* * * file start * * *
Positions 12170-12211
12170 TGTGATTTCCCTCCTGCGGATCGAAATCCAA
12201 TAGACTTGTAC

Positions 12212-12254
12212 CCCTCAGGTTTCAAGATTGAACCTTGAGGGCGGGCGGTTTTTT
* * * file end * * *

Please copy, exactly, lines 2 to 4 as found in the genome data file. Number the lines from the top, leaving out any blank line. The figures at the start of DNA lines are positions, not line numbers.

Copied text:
12170 TGTGATTTCCCTCCTGCGGATCGAAATCCAA
12201 TAGACTTGTAC

Positions 12212-12254